The interface between Marx and Brussels. Editorial

The editorial introduces papers mostly presented at the 22nd session of the biennial Permanent European Conference for the Study of the Rural Landscape (PECSRL) in the sub-theme Interface between Marx and Brussels. The title of the Conference was European Rural Future: Landscape as an Interface and it was held from 4th-9th of September 2006 in Berlin and Hubertusstock, Brandenburg, Germany. The place and time were liminal as European Union (EU) accession included eight post-communist states on 1st of May 2004. The papers that make up this twin special issue address the interface between the East/West and the past/future each uniquely.


This paper outlines the importance of the studies of EU external perceptions in the Asia-Pacific region in the times of global multipolar redesign and an ongoing eurozone sovereign debt crisis. It links understanding of the concepts of EU external images and EU international ‘branding’ to the conduct of the EU’s foreign policy. The paper also details the methodology of the transnational comparative research project ‘The EU in the Eyes of Asia Pacific’ which informs all contributions to this Issue. The paper then presents those contributions which explore EU external perceptions in nine Asia-Pacific locations, members of the Asia-Europe Meeting (ASEM) process: China, Japan, South Korea, India, Singapore, Thailand, Australia, New Zealand, and Russia.


The paper reviews the achievements to date in legal approximation in the sanitary and phytosanitary (SPS) field in Ukraine. Effective regulatory approximation in the SPS field was critical to anchoring the reform process in Ukraine and to fostering further progress in EU’s relations with this Eastern Partnership (EaP) country. This paper highlights three major problems in Ukraine that were hindering reform in the SPS field: inconsistency between Ukrainian and EU food safety legislation, lack of uniformity between animal health law regimes, absence of a single SPS regulator. Legal implementation of approximated legislation still remains as key challenge. The paper offers recommendations to improve the Ukraine’s approach so that the Deep and Comprehensive Free Trade Area (DCFTA) is part of the Association Agreement (AA) between the EU and the Republic of Ukraine could fulfill its potential.


European Union is nowadays the most popular term used in Albania. Its integration means development, solidarity, justice, equality. Data of verified polls reveal Albania as the most enthusiastic country, bearing the highest percentage of popularity willing to join EU. Ben Rosamond defines European Union as an “endless, deep, broad process of the politic, economic and security cooperation among nations with the intention to restore peace”1. North Europe has been called Europe by greeks in the VII century B.C, naming it after the name of the Phoenician king’s daughter who was brought in Crete by her absconder Zeus. The integrity process is complex, complicated, multidimensional and deep in reforms of all fields. It is a long process with great responsibility that requires a big invest in fulfilling standards. The psychological factors have their role and impact in all other factors hasting this process.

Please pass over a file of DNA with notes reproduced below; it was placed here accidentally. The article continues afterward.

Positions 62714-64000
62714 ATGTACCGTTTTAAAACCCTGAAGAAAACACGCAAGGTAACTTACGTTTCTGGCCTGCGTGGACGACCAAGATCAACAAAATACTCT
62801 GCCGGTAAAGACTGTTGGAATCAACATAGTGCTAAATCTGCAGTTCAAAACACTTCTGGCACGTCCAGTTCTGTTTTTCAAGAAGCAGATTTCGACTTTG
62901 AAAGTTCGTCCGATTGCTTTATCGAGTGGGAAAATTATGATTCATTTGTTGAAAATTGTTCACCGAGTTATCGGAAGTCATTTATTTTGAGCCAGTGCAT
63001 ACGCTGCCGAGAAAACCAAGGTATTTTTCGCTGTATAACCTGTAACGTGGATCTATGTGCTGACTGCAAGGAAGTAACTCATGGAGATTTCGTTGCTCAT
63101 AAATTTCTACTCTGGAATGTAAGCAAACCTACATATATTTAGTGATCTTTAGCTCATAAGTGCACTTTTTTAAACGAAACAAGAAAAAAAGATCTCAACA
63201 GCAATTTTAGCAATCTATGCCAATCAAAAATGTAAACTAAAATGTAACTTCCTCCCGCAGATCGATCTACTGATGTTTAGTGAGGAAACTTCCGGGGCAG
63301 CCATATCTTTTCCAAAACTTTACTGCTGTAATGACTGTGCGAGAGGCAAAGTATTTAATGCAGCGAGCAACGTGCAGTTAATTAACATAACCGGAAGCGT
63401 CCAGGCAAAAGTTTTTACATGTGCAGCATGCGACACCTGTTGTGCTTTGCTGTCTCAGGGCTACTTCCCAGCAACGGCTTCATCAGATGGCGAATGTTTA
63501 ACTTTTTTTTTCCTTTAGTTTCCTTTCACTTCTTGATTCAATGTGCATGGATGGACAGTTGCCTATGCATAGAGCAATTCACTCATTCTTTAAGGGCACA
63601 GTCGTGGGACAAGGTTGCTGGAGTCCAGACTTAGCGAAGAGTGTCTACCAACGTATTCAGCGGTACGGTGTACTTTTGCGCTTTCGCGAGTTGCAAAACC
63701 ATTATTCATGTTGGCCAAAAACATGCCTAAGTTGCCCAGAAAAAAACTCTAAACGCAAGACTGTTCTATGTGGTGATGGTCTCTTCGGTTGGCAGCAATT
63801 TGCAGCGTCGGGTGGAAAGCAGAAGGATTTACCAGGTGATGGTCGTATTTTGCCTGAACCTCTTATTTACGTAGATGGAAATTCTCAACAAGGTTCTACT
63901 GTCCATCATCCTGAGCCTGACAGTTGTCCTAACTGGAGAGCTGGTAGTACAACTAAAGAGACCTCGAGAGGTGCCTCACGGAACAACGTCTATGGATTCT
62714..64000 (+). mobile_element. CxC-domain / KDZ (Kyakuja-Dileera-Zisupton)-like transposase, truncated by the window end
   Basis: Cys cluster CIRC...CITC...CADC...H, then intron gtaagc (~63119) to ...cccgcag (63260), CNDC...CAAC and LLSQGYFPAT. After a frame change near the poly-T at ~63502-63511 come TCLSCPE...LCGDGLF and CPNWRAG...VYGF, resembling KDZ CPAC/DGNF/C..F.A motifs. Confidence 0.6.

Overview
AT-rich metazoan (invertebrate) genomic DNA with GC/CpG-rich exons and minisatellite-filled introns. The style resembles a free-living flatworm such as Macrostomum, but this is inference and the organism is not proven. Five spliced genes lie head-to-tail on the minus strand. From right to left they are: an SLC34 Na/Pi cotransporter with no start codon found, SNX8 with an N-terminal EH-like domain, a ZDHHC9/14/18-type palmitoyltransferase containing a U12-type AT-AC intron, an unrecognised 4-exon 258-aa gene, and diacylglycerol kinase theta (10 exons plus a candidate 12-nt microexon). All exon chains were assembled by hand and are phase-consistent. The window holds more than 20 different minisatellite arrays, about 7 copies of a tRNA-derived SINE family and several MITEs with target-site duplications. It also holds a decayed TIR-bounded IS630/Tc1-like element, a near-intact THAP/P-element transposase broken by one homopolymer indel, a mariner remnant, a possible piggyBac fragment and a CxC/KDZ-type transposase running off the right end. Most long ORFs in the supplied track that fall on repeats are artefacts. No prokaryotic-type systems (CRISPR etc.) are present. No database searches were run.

The European Union and its member-states’ involvement in the economic sphere, manifesting itself in establishing the rules of entrepreneurs’ functioning – their responsibilities and entitlements – requires a precise determination of the addressees of these standards. Proper identification of an entrepreneur is a condition of proper legislation, interpretation, application, control and execution of the law. In this context it is surprising that understanding the term entrepreneur in Polish law and in EU law is not the same, and divergences and differences in identification are fundamental. This fact formed the objective of this article. It is aimed at pointing at key differences in the identification of an entrepreneur between Polish and EU law, explaining the reasons for different concepts, and also the answer to the question: May Poland, as an EU member-state, identify the entrepreneur in a different way than the EU?

Agriculture and landscape in the 21st century Europe: the post-communist transition

The most important recent political development has been the accession to the European Union in 2004 of eight former communist states and their integration to the Common Agricultural Policy (CAP). The CAP as a largely uniform policy trying to cater for the needs of the very varied agricultural industry in 27 states across both Eastern and Western Europe is itself undergoing a radical transformation as politicians attempt to shift the main focus of its activities from production subsidies to a more broadly conceived sustainable rural development strategy. The paper concludes that for these changes to be managed effectively and to support stable and sustainable rural landscapes there must be publicly-led regional strategies in place.